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Ohio Sea Grant College Program
and Stone Laboratory

Ohio Sea Grant and Stone Laboratory

Zebra Mussel's Directed Trophic Transfer

Project Number: R/PS-011-PD, Completion Report

Start Date: 6/1/1992

Completion Date: 12/31/1992

Revision Date: 3/19/2009

Principal Investigator(s)1.Susan Fisher, College of Biological Sciences The Ohio State University*
This shows the current affiliation and may not match affiliation at time of participation. *

Funding Record

Source: Ohio Sea Grant College Program
Source FundState MatchPass Through
Total$ 6,615.00$ 4,410.00$ 0.00

Objectives

Test the hypothesis that PCBs are transferred along the food chain from contaminated algae to zebra mussels to gammarids and ultimately to many edible fish species.

Rationale

The introduction of the zebra mussel into Lake Erie may result in a radical shift of contaminant distribution in environmental sinks and foodchains. If algae are contaminated with PCBs, zebra mussels may accumulate PCBs or the compounds could be eliminated in concentrated form in feces or pseudofeces. If the latter occurs, organisms such as gammarids which ingest contaminated feces could convey the toxins to fish which prey upon gammarids. Thus, gammarids could be a pivotal point in the foodchain which spread zebra mussels-directed contaminants to many edible fish species.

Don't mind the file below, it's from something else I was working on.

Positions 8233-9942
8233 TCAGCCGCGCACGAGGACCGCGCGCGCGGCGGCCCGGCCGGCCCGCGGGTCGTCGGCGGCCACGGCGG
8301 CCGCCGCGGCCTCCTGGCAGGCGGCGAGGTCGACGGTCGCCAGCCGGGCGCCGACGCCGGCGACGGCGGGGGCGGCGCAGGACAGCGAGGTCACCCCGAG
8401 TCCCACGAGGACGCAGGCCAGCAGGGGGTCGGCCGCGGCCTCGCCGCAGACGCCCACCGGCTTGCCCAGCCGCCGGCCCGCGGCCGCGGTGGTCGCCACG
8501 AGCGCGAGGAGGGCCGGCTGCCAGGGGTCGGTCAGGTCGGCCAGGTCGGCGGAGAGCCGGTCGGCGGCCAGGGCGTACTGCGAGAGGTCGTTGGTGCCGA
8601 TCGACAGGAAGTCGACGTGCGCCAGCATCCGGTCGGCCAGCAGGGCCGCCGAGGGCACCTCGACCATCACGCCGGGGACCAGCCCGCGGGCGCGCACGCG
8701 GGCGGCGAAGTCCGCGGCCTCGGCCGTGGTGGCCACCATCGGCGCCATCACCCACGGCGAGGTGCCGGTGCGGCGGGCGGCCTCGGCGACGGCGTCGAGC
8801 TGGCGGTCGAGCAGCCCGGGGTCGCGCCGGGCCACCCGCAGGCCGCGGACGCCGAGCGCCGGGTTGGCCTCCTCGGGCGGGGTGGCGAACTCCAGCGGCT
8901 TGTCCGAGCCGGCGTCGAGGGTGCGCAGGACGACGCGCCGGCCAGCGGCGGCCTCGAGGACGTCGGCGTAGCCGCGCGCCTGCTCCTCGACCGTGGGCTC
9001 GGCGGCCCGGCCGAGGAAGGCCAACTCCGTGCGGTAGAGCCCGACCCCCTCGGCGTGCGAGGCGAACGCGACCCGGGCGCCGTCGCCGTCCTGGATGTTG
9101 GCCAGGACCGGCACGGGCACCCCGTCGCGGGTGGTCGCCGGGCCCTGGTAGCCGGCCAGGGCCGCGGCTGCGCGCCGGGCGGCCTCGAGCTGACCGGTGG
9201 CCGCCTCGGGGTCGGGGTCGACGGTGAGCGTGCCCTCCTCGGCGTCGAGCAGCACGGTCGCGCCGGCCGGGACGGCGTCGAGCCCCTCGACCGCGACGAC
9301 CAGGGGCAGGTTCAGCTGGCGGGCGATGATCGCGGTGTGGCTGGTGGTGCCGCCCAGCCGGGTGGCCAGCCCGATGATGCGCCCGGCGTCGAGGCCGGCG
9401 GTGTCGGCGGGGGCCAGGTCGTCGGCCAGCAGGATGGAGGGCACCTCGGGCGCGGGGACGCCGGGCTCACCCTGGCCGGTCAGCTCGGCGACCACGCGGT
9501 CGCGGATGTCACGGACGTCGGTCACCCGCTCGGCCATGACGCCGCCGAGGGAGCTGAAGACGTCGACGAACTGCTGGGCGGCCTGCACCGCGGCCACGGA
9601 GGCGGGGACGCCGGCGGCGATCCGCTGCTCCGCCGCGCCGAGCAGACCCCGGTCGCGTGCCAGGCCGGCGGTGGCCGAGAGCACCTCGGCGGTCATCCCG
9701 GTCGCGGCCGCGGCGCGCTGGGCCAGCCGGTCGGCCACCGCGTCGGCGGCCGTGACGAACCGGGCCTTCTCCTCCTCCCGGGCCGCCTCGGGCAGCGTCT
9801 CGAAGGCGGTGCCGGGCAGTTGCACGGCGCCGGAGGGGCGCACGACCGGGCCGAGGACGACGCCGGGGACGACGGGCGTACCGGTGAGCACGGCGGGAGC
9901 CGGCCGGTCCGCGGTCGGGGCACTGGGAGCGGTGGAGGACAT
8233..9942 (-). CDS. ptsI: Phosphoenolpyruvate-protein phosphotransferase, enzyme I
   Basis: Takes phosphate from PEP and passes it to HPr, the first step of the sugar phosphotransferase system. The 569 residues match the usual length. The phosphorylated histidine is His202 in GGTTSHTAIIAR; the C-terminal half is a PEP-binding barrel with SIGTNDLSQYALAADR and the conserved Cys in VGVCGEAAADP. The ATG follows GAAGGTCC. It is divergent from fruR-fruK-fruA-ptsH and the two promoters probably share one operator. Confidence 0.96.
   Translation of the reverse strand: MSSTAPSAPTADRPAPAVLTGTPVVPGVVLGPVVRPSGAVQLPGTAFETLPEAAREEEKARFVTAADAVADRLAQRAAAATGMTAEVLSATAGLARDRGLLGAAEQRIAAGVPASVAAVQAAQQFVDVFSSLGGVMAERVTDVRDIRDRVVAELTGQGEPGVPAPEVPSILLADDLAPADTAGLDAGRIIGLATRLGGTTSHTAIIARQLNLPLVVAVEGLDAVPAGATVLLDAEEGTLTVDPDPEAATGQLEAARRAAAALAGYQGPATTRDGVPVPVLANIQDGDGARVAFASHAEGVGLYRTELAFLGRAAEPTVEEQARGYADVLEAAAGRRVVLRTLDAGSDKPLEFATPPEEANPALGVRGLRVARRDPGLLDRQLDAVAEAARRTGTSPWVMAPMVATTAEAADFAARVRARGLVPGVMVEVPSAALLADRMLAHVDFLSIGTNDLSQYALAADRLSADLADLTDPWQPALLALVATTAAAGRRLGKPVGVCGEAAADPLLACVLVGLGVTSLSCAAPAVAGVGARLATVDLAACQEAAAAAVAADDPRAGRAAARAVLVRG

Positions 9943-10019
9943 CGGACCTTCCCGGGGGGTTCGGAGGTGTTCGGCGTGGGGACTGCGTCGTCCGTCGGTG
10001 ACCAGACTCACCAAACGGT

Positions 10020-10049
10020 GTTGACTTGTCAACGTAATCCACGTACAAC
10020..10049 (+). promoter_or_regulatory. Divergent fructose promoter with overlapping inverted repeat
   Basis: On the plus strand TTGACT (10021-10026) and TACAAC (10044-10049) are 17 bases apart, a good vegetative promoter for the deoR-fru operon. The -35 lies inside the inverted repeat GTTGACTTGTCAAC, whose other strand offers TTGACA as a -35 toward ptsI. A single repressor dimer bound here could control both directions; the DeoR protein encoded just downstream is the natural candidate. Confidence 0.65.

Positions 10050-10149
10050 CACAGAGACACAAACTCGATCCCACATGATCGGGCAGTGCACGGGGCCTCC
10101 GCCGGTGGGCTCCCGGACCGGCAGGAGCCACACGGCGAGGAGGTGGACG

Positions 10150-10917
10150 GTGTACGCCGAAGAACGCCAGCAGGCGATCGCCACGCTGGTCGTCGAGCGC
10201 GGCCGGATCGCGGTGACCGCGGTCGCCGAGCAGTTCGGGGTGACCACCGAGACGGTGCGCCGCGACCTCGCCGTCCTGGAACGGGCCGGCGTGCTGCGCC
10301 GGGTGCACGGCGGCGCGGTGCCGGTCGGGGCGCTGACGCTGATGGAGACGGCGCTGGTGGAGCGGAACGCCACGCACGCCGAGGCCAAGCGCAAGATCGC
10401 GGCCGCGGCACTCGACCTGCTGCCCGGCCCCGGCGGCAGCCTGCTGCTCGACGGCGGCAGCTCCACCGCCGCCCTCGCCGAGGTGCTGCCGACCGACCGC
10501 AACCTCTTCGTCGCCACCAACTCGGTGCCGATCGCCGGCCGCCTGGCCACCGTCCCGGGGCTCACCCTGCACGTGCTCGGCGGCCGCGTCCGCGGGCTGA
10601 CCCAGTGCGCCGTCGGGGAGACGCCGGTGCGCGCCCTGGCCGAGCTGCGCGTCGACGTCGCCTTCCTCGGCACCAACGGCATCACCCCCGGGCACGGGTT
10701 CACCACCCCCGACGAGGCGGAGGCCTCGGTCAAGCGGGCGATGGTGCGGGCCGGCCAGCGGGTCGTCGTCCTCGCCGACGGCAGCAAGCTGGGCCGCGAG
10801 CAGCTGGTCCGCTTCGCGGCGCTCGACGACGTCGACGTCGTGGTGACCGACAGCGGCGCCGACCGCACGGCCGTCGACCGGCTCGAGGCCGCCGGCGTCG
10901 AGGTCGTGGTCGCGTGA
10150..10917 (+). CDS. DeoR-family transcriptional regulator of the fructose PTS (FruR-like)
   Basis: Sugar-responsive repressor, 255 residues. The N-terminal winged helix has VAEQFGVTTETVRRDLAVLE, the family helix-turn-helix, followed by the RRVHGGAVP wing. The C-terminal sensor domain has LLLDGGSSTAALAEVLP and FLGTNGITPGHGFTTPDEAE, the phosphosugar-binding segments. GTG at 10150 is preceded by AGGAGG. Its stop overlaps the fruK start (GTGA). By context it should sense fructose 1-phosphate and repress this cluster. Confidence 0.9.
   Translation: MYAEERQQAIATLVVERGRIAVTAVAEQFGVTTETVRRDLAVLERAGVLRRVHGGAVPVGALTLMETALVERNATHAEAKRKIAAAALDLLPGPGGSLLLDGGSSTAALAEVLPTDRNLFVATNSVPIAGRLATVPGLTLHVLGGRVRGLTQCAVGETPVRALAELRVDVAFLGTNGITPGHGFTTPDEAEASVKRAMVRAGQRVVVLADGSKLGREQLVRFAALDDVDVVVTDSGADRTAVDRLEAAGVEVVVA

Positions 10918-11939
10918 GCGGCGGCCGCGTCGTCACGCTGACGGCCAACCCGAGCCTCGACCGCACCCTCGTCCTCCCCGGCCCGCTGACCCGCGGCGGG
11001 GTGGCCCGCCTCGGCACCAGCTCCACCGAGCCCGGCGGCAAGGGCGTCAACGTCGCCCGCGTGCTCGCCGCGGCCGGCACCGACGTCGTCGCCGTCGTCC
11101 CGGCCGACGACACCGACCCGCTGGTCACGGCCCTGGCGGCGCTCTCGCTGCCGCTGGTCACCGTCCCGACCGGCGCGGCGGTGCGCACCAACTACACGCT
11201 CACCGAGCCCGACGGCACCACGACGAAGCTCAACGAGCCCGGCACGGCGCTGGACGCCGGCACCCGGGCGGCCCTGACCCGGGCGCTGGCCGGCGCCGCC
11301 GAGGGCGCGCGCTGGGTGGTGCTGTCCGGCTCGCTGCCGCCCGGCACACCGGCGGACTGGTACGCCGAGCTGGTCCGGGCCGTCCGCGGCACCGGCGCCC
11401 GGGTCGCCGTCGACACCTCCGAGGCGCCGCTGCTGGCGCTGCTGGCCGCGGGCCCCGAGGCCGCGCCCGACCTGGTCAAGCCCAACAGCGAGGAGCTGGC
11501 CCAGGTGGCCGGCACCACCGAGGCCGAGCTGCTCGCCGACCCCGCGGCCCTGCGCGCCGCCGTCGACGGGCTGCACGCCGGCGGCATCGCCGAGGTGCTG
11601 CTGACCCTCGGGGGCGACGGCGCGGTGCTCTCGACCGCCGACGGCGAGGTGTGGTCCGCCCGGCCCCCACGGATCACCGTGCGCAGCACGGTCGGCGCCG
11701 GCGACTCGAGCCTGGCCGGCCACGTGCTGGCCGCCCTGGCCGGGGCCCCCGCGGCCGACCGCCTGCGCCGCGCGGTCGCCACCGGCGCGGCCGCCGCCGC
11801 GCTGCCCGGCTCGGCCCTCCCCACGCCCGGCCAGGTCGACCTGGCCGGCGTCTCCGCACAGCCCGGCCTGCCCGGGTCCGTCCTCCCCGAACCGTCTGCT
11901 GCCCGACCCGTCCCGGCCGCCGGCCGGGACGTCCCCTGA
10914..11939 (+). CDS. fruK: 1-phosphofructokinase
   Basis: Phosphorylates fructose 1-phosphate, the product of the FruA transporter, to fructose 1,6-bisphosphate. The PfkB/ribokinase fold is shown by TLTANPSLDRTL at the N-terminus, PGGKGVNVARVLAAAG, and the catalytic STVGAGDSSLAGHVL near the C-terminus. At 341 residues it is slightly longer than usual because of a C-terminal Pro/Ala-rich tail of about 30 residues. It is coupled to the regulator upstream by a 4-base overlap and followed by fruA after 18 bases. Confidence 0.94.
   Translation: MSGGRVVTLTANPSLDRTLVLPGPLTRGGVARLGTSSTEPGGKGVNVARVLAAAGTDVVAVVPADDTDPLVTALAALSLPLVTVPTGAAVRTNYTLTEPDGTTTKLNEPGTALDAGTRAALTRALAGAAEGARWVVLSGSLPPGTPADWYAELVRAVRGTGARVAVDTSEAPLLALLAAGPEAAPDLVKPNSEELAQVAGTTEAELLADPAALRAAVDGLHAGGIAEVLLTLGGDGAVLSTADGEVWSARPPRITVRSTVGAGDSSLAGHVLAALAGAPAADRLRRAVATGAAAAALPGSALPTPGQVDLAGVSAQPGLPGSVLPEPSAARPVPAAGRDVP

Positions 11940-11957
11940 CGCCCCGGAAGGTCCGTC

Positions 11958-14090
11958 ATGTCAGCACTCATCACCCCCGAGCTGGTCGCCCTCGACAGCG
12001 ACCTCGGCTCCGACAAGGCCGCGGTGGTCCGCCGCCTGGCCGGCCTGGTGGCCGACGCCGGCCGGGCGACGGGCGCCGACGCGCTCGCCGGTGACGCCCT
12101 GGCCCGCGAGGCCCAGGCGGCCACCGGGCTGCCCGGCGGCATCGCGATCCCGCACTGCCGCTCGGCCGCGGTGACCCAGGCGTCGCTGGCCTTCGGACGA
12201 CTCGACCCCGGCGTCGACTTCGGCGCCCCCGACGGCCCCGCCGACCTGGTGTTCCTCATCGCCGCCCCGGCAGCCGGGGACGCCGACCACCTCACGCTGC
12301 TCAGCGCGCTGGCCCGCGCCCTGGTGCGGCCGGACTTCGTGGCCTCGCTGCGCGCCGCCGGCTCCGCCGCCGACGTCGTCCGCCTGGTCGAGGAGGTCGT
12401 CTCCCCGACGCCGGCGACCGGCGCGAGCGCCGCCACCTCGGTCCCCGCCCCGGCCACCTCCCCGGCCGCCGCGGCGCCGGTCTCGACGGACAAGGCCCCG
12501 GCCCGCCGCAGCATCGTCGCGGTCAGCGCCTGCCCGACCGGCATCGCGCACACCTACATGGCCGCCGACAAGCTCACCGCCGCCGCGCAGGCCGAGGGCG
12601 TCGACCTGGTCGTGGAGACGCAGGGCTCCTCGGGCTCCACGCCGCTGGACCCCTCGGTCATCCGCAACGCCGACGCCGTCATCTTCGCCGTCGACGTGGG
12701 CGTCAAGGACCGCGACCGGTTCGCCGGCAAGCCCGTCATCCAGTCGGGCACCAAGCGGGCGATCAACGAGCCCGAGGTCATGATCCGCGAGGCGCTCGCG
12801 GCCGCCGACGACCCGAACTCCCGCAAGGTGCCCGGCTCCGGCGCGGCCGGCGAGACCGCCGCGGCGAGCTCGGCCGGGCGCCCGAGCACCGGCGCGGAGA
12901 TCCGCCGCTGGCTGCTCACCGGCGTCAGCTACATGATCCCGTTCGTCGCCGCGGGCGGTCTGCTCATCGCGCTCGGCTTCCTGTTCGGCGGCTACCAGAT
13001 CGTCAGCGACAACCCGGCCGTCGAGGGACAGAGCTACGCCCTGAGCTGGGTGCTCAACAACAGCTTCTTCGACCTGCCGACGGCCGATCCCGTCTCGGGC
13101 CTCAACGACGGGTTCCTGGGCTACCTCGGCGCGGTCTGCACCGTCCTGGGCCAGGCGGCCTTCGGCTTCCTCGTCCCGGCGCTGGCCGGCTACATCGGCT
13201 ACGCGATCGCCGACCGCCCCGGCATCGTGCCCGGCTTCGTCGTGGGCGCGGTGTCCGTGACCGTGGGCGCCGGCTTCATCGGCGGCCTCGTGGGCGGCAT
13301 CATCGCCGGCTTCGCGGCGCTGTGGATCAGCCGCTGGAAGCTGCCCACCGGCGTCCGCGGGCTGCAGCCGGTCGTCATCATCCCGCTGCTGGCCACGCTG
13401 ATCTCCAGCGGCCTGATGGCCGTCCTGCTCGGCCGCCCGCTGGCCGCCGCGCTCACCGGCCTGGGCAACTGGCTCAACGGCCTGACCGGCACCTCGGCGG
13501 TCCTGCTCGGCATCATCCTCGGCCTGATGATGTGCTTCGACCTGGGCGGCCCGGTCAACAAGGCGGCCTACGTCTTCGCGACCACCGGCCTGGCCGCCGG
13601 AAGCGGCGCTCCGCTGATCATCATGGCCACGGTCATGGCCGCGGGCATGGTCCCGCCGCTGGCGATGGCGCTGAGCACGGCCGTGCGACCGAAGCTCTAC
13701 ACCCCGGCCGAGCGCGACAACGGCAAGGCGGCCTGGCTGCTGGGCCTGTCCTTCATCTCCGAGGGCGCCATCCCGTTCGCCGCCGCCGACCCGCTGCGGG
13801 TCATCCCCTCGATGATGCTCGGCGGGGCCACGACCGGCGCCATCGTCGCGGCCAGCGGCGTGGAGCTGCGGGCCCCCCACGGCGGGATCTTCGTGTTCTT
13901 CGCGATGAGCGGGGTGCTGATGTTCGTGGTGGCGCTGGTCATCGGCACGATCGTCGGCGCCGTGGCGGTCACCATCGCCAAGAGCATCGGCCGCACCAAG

Methodology

Partitioning of HCBP into algae will be conducted under static conditions using 1 day old Chlamydomonas cells. A coulter counter will be used to determine cell density and size. Adult zebra mussels (20-25 mm) will be allowed to filter contaminated algae at a density of 140,0090 cells/ml. Exposed mussels will then be put in clean water and fecal material will be collected over 48 hours. The latter will then be offered to adult gammarids. Total HCBP will be assessed at each step in every compartment. Mass balance and assimilation efficiencies will be calculated.

Benefits & Accomplishments

A methodology for exposing zebra mussels to contaminated algae was developed. Assimilation efficiency and contaminant body burden can be quantified using toxicokinetic methodology. The method also permits assessment of uptake from contaminated sediment.

Publications & Media

Peer-reviewed reprints
Peer-reviewed reprintsFisher, S.W., D.A. Gossiaux, K.A. Bruner, and P.F. Landrum. 1993, Investigations of the toxicokinetics of hydrophobic contaminants in the zebra mussel, Dreissena polymorpha Pallas
In Zebra Mussels: Biology, Impact and Control. T.F. nalepa and D.W. Schloesser (eds). Lewis Publishers, Chelsea, MI. Pp. 465 - 490. Made available by Ohio Sea Grant as OHSU-RS-160